Tag Archives: ar15

Go ahead, spitball how many guns are in circulation

Of course, this is a moving target and in most cases would be considered something of a wild ass guess in most cases, but the NSSF, working with industry and regulatory data for the past couple of decades, came up with some interesting figures when it comes to the number of guns in private circulation in the U.S.

The big numbers: 434 million firearms, 20 million “modern sporting rifles” such as AR-15s, and 150 million magazines which are considered in eight or nine states to be “high capacity.”

Oof.

More in my column at Guns.com.

Ukrainian AR love

Over the past several years, one of the most active units in the on-again/off-again asymmetric war with Russian proxies for the Donbas and Crimea has been the State Border Guard Service of Ukraine (DPSU). Currently some 42,000-strong, they are fundamentally set up as light infantry equipped on the lines of Warsaw Pact foot soldiers from the 1980s, complete with AKs.

Note the AKMS, complete with wooden furniture, and the Ukrainian flash on his sleeve. The traditional “opolcheniye cross” DPSU insignia dates back to the 1800s (Photo: State Border Guard Service of Ukraine)

However, their new look is very western:

Photo: State Border Guard Service of Ukraine

The DPSU reported earlier this month that the first units, the Dozor rapid-reaction teams, have moved to the new select-fire 5.56mm NATO caliber UAR-15 carbines and the whole force is expected to soon make the transition. The change is reportedly to make the service more compatible with EU and NATO standards. Best yet, the guns are made in Ukraine, with a little help from some household U.S. names.

More in my column at Guns.com. 

Answering those AR selection questions

As I have gotten a lot of questions on how to select an AR-15 in recent months, I put together some 2,000~ of basic information as to what features to look for, what they mean (e.g. the differences between 8620 steel and S7 steel on bolts), and what to avoid on black rifles.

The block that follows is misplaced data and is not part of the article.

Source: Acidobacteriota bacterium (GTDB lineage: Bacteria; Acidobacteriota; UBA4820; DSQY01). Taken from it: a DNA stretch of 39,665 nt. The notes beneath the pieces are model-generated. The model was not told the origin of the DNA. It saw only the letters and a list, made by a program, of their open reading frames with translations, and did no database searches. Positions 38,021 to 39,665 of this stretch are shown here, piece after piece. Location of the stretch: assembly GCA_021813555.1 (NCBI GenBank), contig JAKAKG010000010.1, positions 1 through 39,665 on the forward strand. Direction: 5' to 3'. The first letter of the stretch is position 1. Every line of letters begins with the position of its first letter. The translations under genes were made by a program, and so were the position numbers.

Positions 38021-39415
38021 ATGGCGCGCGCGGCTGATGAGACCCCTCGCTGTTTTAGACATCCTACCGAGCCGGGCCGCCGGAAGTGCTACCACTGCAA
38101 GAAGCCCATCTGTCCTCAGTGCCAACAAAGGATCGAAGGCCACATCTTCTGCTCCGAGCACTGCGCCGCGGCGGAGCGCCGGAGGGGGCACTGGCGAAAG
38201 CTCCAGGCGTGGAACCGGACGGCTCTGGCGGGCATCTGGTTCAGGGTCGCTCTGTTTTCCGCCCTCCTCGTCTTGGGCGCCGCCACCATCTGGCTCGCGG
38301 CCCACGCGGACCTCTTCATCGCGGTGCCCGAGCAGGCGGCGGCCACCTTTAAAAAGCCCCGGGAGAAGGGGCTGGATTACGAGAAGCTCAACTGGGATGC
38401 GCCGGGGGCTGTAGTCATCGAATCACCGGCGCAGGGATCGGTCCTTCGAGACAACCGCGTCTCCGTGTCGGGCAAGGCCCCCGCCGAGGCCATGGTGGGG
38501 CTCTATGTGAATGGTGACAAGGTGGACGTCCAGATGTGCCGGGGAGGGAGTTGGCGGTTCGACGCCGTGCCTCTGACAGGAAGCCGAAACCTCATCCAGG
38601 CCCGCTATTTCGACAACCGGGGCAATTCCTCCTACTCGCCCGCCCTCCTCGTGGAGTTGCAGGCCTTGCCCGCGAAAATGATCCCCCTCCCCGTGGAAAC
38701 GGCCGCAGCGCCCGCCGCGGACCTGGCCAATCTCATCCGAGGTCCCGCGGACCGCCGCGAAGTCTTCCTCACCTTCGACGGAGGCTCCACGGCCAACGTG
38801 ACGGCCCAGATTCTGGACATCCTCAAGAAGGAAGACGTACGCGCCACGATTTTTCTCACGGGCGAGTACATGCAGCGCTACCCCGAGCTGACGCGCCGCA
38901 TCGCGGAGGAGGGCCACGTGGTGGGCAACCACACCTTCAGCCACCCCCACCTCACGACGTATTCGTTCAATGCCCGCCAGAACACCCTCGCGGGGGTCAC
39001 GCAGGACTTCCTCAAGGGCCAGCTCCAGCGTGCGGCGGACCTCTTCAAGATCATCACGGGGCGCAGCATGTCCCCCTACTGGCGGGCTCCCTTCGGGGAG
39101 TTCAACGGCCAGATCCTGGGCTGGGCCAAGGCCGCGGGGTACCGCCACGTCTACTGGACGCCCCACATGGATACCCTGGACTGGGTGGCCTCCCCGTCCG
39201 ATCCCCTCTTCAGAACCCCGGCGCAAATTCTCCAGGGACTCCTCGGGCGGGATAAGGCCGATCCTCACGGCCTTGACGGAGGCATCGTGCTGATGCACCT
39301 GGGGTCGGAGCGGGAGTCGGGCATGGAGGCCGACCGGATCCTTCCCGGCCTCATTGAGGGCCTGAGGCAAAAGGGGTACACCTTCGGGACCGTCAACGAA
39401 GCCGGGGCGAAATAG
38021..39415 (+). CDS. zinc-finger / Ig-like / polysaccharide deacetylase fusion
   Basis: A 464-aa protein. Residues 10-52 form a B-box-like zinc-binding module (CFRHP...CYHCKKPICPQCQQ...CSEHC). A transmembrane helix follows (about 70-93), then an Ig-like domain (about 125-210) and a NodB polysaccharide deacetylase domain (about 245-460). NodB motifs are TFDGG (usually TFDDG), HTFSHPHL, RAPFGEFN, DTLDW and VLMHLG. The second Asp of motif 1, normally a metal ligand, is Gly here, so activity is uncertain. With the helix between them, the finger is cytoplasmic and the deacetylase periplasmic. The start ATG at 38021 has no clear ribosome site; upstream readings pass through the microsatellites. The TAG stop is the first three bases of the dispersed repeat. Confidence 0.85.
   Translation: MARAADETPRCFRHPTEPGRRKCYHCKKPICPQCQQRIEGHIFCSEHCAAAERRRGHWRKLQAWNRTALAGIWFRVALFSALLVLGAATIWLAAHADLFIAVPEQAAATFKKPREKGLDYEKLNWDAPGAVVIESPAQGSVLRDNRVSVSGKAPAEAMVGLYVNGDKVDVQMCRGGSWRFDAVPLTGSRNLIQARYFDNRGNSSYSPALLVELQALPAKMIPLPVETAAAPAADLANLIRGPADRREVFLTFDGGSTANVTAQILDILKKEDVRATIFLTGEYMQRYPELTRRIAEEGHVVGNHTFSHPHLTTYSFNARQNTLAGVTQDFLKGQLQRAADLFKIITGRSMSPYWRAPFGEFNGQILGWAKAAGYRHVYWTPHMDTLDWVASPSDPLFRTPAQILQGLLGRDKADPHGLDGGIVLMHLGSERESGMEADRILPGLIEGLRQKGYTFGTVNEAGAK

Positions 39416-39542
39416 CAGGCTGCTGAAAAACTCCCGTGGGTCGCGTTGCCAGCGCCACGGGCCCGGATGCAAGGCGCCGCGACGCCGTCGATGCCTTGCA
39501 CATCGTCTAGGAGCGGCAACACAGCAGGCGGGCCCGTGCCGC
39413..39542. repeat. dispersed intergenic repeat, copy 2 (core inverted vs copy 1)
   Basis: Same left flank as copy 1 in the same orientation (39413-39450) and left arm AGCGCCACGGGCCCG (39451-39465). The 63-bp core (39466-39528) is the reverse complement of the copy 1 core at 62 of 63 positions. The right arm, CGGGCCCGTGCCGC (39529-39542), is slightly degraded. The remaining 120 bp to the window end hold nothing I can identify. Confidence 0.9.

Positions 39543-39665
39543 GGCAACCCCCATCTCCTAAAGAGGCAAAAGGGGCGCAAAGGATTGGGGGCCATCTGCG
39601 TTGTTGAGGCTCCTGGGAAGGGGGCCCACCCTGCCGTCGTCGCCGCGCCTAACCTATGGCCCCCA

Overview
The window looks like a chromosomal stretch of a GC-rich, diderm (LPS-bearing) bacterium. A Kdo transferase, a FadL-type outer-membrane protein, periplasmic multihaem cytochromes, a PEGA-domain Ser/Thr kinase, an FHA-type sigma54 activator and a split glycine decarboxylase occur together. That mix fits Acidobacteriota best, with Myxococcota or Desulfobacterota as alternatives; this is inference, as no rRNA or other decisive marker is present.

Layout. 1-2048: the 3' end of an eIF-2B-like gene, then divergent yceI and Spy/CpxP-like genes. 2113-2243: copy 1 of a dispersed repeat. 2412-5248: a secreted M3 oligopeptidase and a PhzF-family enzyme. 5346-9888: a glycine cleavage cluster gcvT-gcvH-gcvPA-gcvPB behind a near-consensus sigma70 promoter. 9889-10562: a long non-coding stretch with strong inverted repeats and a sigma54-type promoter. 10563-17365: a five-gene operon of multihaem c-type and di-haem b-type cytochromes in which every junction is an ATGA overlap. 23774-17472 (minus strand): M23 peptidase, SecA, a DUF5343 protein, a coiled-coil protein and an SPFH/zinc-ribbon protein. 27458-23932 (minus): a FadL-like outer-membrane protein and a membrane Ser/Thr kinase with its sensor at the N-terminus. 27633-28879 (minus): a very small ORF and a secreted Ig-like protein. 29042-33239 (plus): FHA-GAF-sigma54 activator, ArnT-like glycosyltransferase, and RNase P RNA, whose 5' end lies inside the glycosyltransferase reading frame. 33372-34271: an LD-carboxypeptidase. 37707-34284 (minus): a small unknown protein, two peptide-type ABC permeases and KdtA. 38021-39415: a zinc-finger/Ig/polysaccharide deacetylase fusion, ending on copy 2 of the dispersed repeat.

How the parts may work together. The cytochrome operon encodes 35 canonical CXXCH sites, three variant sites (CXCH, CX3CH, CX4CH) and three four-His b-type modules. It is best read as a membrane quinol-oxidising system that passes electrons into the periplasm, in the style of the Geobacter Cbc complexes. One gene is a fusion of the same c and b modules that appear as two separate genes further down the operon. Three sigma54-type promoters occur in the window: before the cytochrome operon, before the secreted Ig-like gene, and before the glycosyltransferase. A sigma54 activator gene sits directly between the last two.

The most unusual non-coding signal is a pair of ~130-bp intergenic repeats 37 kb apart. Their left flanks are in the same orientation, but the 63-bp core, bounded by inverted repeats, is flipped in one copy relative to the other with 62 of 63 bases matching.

If you are curious, check it out in my regular column at Guns.com. 

Foldy Minis

For those who loved the old-school looks of the folding stocked Ruger-14, but found the $1K cost of hard-to-find O.E. stocks way over the top, New Hampshire-based Samson has finally come through.

You can almost hear, “In 1972, a crack commando unit was sent to prison by a military court for a crime they didn’t commit…” in the background.

Of course, they are still $279, but the new stocks are made in conjunction with Ruger– even drawing from the gunmaker’s in-house supply of walnut– and are reportedly a better product than the original.

For those who love it when a plan comes together, there is more on this in my column at Guns.com

That oft-overlooked AR-15 accessory: The weapon light

lighting-it-up-illumination-options-for-your-ar-15

A SureFire Scout Light with RM45 & DS switch mounted on an AR-15 rail. Photo via SureFire

The bad part about things that go bump in the night is that by definition it is going to be dark out there dark out there –but for those who are prepared, having a decent weapon light on your AR can prove illuminating.

Why a light?

On a planet where we spend on average about half of our time in the dark and chose to live in homes that on occasion are more cave than greenhouse, it only makes sense to outfit your black rifle with a weapon light. You want to be able to identify those objects out there in the darkness and make sure of what you have in your sights long before you place a finger inside a trigger well. Typically, a light will be used more often in any sort of response you will have than the firearm itself.

However, there are many choices to make to keep you ahead of the game.

Positioning

It is easy to be sucked into the trap of over-accessorizing an AR-15, filling up those nice long Key-mod and M-LOK rails up with all sorts of lasers and devices until you are left with a 20-pound rifle that has the ergonomics of a Christmas tree. Nevertheless, a light is possibly the most essential of all aftermarket add-ons to your rifle and, if positioned right, is exactly where you need it most.

When placing your light, you want to keep in mind the basic factor that you don’t want to obscure your line of sight or take your strong hand off the gun’s grip to activate it. With that being said, placing a light somewhere forward of the breech where the off-hand (e.g. your left hand if you are right-handed) can access the switch easily is ideal. Some instructors advocate keeping the light at the 12 o’clock position; however, this can occlude your field of vision or wash out your front sight in addition to often forcing your off-hand in front of your face when you manipulate the switch.